The most philosophically engaging question of last night’s debate may go unremarked: “Is health care in America a privilege, a right, or a responsibility?”

Here is McCain’s response, in part: “I think it’s a responsibility, in this respect, in that we should have available and affordable health care to every American citizen, to every family member. And with the plan that—that I have, that will do that.”

Here is Obama’s response, in part: “Well, I think it should be a right for every American. In a country as wealthy as ours, for us to have people who are going bankrupt because they can’t pay their medical bills—for my mother to die of cancer at the age of 53 and have to spend the last months of her life in the hospital room arguing with insurance companies because they're saying that this may be a pre-existing condition and they don’t have to pay her treatment, there’s something fundamentally wrong about that.”

Here, for reference, is The New Dictionary of Cultural Literacy on the first ten amendments to the Constitution, in full: “Among other provisions, they protect the freedoms of speech, religion, assembly, and the press (see First Amendment); restrict governmental rights of search and seizure; and list several rights of persons accused of crimes (see Fifth Amendment).”

What the rights enshrined in these amendments have in common is that they pertain to things that cannot be taken away: speech, press, assembly, arms, protection from quartering of troops, protection from search and seizure, due process, fair trial, protection from cruel and unusual punishment, and states’ rights. Freedom of the press and the right to bear arms, for example, do not entitle you to free printing presses or guns.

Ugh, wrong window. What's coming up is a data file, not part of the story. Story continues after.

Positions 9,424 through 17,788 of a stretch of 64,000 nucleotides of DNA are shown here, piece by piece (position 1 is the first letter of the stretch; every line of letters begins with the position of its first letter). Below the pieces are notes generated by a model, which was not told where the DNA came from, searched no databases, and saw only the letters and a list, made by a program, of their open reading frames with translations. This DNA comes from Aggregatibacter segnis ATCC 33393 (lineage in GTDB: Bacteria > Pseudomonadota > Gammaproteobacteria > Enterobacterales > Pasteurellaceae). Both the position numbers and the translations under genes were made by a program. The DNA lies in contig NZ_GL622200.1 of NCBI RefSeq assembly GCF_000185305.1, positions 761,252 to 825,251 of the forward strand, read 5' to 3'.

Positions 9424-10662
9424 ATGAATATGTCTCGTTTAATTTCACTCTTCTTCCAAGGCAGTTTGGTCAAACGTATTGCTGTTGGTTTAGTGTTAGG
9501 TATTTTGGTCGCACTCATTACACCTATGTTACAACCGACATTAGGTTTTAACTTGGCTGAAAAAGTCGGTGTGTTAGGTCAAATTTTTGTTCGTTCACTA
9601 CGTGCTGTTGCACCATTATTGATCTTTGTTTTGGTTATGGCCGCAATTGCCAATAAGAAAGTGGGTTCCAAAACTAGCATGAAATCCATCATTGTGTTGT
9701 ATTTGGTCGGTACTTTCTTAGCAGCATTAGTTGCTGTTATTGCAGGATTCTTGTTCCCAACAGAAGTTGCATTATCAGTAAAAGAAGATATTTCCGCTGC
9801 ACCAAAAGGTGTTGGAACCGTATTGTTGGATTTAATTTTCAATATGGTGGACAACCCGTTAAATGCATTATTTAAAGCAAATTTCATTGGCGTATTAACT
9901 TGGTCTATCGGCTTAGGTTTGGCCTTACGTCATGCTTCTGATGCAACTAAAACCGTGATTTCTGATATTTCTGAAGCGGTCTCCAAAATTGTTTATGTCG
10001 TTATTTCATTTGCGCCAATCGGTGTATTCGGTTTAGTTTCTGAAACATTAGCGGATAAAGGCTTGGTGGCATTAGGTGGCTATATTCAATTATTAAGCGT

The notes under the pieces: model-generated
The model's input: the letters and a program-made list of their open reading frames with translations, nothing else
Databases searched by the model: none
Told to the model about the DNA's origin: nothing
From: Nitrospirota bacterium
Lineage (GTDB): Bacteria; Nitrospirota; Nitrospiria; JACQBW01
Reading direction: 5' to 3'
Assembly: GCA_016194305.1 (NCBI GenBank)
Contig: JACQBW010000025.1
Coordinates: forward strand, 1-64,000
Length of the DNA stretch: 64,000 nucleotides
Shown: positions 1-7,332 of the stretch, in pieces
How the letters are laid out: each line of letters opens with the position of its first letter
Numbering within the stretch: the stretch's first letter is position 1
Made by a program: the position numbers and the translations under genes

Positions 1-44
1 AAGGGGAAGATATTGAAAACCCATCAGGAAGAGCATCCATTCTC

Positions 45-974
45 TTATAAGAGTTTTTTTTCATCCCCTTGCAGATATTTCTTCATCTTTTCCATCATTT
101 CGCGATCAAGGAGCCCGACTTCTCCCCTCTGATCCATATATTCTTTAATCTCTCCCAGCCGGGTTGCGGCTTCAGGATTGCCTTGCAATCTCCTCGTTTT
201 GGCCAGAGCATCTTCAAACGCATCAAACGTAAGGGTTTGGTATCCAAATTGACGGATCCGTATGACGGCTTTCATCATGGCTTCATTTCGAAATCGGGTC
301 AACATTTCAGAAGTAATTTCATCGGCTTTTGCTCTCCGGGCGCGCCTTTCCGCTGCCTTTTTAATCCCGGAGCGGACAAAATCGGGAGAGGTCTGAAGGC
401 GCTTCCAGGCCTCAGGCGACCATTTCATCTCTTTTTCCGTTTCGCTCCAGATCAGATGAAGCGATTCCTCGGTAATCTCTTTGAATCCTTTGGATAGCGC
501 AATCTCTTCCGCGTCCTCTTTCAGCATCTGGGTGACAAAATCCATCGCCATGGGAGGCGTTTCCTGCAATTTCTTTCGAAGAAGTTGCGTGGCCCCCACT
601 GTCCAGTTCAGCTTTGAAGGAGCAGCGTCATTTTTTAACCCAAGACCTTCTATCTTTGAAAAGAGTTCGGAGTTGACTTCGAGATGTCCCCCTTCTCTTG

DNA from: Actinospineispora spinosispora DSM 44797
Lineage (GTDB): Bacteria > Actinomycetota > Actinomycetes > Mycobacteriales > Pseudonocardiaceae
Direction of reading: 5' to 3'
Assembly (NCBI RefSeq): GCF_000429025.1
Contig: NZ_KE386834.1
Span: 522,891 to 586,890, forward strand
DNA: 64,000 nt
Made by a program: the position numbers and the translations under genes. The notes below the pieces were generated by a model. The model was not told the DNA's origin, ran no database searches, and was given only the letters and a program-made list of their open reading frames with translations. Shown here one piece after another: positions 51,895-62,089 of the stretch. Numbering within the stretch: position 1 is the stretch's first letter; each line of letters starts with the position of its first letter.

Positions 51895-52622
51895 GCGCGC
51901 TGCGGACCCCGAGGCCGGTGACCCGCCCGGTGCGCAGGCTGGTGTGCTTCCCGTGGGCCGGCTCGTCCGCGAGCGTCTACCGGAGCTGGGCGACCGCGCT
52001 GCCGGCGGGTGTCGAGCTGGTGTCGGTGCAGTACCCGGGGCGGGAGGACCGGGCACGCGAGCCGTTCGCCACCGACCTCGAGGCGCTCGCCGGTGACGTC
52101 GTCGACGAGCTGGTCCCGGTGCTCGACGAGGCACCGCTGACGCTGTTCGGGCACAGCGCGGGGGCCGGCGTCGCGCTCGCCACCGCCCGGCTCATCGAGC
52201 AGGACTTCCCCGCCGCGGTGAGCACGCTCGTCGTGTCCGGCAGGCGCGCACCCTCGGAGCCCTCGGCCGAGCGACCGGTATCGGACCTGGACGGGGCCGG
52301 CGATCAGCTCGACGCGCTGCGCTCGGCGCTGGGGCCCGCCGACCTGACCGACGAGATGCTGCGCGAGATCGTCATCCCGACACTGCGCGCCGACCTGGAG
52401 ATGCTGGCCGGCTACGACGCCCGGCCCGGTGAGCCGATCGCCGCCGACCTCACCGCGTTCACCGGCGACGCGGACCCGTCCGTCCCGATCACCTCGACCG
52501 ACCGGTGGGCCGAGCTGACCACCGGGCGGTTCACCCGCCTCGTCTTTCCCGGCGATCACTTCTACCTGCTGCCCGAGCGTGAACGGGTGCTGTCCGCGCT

Health care is provided by doctors. No one can be forced to practice medicine. No one, having learned to practice medicine, can be forced to treat you. ER physicians are required to treat all comers only in the sense that they can lose their jobs if they don’t. I’ve never heard it convincingly argued that one can have a “right” to a commodity produced by someone else. (Does one, by extension, have a standing “right” to treatments not yet developed?)

McCain said the responsible thing: It would be great if there were “available and affordable health care“ for “every American.” No sane or compassionate person can argue with that. Obama said that it “should be a right.” But rights have nothing to do with “should.” Rights are entitlements contingent on nothing but birth—you might even say they are “God-given.”

A civilized and wealthy country, one that provides roads, schools, and a postal service, ought to be able to provide rudimentary health care for its citizens. But that is a far cry from saying that one has a “right” to it. To say that one has a “right“ to transportation, education, or mailing a letter is to allow that some people, in the service of that “right,” must be compelled to lay asphalt, teach algebra, and deliver mail. I’d like to see anyone make that argument on a national stage. Affordable health care is a worthy goal, but to claim that it’s an entitlement is to wantonly deceive the electorate—and it has to stop.

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